Building owners should take advice from Florence Nightingale in their efforts to make their indoor spaces safe from COVID-19, says an international expert on fixing sick buildings.
Nightingale advocated fresh air from open windows for her patients, Joseph Allen, keynote speaker at BOMEX 2020, said Wednesday. Better ventilation, air filtration and portable HEPA air filters can mitigate the risk of COVID-19 in indoor spaces, Allen told BOMA Canada’s virtual convention.
“Where we’ve had failures – whether it’s a spin class or a choir practice, office building or school – it’s time spent indoors, no mask, low to no ventilation,” said Allen. “If you layer enough defences on top of each other, you can lower those risks.”
Allen told his online audience of building owners and managers ventilation standards have declined since Nightingale issued her prescription 160 years ago.
Why some buildings aren’t healthy
“We used to set ventilation rates in buildings for infectious disease and health. In the 1970s, in response to the energy crisis, we started tightening up our building envelopes; we started choking off the air supply and this ushered in the era of sick buildings.
“And, in fact, buildings right now often are not flexible enough to increase the outdoor air delivery rate, or to put in better filters in response to this crisis.”
Allen is an associate professor at Harvard’s T.H. Chan School of Public Health and co-author of Healthy Buildings – How Indoor Spaces Drive Performance and Productivity. Since January, he has written 21 opinion pieces for various publications on science-based tips for COVID-19 control.
He said evidence shows the COVID-19 virus reaches areas of buildings, such as ductwork, that can only be reached through the air. The fundamental ways to battle airborne transmission of the virus are dilution through good ventilation, and cleaning via filtration.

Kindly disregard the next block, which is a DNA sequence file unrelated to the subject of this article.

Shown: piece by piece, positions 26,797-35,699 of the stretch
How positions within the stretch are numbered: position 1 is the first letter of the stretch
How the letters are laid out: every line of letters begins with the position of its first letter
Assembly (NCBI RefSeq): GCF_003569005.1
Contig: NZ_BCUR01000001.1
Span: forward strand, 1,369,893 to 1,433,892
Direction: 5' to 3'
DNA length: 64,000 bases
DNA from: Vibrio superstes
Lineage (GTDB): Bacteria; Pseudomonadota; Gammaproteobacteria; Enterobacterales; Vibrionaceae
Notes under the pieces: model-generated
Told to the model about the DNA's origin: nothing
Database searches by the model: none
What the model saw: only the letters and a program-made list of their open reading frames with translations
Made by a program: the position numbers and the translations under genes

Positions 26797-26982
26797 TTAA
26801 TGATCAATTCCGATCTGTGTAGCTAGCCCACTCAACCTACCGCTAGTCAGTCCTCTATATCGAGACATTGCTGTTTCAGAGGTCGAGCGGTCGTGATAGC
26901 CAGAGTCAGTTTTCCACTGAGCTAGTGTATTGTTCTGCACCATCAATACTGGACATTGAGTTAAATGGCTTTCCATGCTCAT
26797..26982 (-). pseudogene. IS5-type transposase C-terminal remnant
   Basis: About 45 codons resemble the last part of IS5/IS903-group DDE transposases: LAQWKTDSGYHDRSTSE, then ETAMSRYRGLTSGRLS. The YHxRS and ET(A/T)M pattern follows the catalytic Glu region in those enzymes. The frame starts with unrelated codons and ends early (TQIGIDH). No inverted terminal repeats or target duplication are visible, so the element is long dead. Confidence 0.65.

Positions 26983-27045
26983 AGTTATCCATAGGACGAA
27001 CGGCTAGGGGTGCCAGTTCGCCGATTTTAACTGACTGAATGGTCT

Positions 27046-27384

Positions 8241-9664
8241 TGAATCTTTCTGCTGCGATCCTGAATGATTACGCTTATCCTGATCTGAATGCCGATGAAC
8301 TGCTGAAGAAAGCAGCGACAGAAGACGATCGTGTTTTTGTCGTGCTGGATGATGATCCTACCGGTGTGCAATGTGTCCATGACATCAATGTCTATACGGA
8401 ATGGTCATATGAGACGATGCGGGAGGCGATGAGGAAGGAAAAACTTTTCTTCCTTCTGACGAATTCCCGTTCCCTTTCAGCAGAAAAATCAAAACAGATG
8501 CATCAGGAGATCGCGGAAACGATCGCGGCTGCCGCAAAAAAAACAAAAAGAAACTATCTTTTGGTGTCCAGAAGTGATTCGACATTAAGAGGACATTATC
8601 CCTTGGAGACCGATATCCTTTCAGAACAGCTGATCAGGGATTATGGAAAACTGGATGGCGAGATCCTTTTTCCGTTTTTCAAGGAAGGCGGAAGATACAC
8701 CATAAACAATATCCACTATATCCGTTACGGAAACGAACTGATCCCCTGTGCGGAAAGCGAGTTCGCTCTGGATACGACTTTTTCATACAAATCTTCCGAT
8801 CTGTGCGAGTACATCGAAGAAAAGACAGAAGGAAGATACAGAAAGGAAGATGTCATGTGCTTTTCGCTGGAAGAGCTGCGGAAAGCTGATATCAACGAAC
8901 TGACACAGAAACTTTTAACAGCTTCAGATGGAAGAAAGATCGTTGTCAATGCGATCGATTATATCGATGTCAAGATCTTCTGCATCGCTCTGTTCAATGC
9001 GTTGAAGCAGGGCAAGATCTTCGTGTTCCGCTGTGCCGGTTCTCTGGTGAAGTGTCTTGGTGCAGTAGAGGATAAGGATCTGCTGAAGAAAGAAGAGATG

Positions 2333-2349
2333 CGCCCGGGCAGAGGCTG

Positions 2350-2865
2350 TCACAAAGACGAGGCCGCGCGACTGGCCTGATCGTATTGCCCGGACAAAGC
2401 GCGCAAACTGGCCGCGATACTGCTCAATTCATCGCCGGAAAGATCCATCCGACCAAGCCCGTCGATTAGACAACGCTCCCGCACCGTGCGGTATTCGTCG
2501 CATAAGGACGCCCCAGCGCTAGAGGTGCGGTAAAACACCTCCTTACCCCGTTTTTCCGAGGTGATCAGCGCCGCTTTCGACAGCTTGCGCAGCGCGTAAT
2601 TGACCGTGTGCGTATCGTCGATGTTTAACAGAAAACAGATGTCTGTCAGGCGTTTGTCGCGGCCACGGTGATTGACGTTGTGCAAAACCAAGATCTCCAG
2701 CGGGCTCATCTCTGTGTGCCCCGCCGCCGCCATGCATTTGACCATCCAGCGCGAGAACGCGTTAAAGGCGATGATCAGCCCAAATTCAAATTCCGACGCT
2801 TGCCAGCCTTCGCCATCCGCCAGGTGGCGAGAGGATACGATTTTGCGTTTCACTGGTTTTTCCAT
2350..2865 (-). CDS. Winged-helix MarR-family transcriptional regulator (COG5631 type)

He also advocates worker health and safety hierarchies to tackle risk reduction.
These include determining the core people who must be physically present to run a building, engineering controls such as ventilation, administration controls such as managing elevator and washroom use, and universal masking.
“Can we keep people safe in buildings outside of our homes? Yes, if you put in those strict risk-reduction measures, really a layered defence approach.”
Healthy buildings matter to your health
Allen also spoke more generally about how buildings can affect the health, performance and productivity of employees.
Humans spend 90 per cent of their time indoors, he said: “The person who manages your building has a greater impact on your health than your doctor.”
Allen said he and his colleagues think health performance indicators are needed for buildings, addressing issues such as how building owners audit indoor air quality, design, operate and maintain buildings and do real-time measurements on the environment of indoor spaces.
He outlined a study done on 24 knowledge workers in an office environment who were administered cognitive function tests over 90 minutes.
During that period the air in their work space was improved, with more outdoor air coming in in addition to lower carbon dioxide levels and lower concentration of common chemical compounds.
Participants with an optimized environment performed significantly better on tasks including strategic decision-making and crisis management, he said.
BOMA Best Clean Buildings
With the pandemic has come increased scrutiny of the health and environmental aspects of buildings, Allen advised. And if something is awry, it finds its way on to workplace information-sharing websites like Glass Door.
“Everyone’s paying attention. Everyone’s interviewing your building and this information is now being shared for others to look at and evaluate.”
BOMA Canada CEO and president Benjamin Shinewald announced a new health-related initiative for the association at the outset of this year’s convention.
BOMA Best Clean Buildings will be a new certification for cleaning companies and for commercial real estate buildings that will set the standards for the industry while also reassuring tenants at “this difficult time,” Shinewald said.